“…Like other luxury hotels, the Peninsula collects a cache of information about its customers, which is stored in a guest-preference database. But it’s done with only one purpose: to upgrade the experience. It contains information about your favorite food, your preferred room and what side of the bed you sleep on…Experts will tell you it’s unfair to compare a hotel with a few hundred guests with a chain with tens of thousands. Maybe, maybe not. La Quinta Inn & Suites recently used a feedback-management platform to harvest information through social media and surveys to determine what guests thought of its breakfasts, which are included in the price of their stay…”
Airlines, car rental companies and hotels ought to spy on their customers more often. Collecting information about you to improve customer service — and only for that purpose — could return the American travel business to greatness.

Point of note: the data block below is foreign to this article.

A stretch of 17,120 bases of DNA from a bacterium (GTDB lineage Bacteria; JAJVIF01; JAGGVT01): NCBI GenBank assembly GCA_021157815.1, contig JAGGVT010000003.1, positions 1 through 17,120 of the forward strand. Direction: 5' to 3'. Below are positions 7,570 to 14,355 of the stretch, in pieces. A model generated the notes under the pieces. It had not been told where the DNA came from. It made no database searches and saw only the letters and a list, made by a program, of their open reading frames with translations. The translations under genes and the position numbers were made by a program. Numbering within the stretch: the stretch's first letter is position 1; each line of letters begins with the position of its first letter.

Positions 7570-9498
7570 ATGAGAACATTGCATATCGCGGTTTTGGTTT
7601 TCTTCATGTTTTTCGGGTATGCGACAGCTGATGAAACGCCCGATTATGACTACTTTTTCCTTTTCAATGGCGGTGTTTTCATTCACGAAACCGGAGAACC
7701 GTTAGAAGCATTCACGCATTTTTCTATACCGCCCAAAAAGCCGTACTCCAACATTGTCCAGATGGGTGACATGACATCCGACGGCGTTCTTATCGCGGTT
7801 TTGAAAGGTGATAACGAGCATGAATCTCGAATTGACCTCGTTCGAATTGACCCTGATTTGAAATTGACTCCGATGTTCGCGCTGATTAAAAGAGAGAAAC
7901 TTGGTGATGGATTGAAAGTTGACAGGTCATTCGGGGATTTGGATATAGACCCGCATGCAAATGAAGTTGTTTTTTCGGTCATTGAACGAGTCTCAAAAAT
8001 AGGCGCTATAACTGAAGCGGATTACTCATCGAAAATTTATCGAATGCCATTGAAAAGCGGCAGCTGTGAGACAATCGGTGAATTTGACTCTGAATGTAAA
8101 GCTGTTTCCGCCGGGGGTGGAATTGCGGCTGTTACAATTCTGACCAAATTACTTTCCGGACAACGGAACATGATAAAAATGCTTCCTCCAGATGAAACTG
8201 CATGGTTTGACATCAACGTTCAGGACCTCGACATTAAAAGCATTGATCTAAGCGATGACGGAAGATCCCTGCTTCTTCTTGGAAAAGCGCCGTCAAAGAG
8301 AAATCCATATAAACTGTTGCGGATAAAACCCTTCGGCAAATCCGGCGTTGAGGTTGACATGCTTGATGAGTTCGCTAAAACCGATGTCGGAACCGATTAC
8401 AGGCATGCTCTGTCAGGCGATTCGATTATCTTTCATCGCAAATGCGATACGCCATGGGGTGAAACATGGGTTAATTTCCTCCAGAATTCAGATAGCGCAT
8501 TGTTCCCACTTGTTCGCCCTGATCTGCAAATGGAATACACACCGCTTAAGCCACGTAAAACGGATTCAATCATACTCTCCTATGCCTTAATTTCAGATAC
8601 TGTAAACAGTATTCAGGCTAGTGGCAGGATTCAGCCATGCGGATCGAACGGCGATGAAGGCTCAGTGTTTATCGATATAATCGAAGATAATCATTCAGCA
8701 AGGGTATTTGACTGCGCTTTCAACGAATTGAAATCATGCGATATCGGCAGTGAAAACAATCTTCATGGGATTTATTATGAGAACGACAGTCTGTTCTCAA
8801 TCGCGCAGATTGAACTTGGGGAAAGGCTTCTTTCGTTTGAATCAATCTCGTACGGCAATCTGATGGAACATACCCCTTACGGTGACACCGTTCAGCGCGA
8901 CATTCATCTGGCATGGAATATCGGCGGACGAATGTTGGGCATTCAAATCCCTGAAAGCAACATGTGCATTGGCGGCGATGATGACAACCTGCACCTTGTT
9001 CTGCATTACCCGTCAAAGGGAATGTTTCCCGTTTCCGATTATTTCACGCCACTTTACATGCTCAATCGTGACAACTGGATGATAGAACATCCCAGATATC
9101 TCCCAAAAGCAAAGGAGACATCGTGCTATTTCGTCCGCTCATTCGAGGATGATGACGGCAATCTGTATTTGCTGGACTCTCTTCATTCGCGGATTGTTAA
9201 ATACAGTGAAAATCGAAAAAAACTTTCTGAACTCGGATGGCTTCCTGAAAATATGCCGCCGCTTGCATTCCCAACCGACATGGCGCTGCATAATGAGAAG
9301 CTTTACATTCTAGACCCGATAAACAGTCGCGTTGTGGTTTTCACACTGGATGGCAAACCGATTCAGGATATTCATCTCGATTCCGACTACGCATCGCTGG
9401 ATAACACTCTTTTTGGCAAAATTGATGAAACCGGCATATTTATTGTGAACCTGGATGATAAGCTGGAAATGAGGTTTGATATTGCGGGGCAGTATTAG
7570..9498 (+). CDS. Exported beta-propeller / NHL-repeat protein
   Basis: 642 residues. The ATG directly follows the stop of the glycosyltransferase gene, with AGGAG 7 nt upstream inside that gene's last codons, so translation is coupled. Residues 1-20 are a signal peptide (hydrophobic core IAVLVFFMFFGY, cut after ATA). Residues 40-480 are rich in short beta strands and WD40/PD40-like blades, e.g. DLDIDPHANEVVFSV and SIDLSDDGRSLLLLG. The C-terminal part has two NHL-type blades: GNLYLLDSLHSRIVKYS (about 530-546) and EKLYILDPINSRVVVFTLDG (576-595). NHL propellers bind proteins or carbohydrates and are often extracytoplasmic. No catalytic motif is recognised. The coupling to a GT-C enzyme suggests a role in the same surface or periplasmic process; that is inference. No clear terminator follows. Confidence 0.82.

That’s no coincidence, says Offer Nissenbaum, managing director of the Peninsula Beverly Hills. “If you collect all the little details,” says Nissenbaum, “you can meet and exceed a guest’s expectations.”
Actually, figuring out which side of the bed you sleep on seems to be one of the hottest data points in the hotel business. The Ritz-Carlton, which also delivers above-and-beyond service, notes your preferred side, says spokeswoman Allison Sitch. Why? Because that’s where the staff will place a water bottle and other amenities, which means a lot when you roll out of bed in the morning.
The volume of data being collected by luxury hotel chains such as Ritz-Carlton or Peninsula might make an NSA agent blush. But the hotels gather it unapologetically, “as long as the data is being used to make the customer happy,” says Sitch.
The insights were sent directly to front-line employees and managers for their feedback. La Quinta responded by adding signs and more prominently displaying the healthy foods they already offered, and customer approval rose.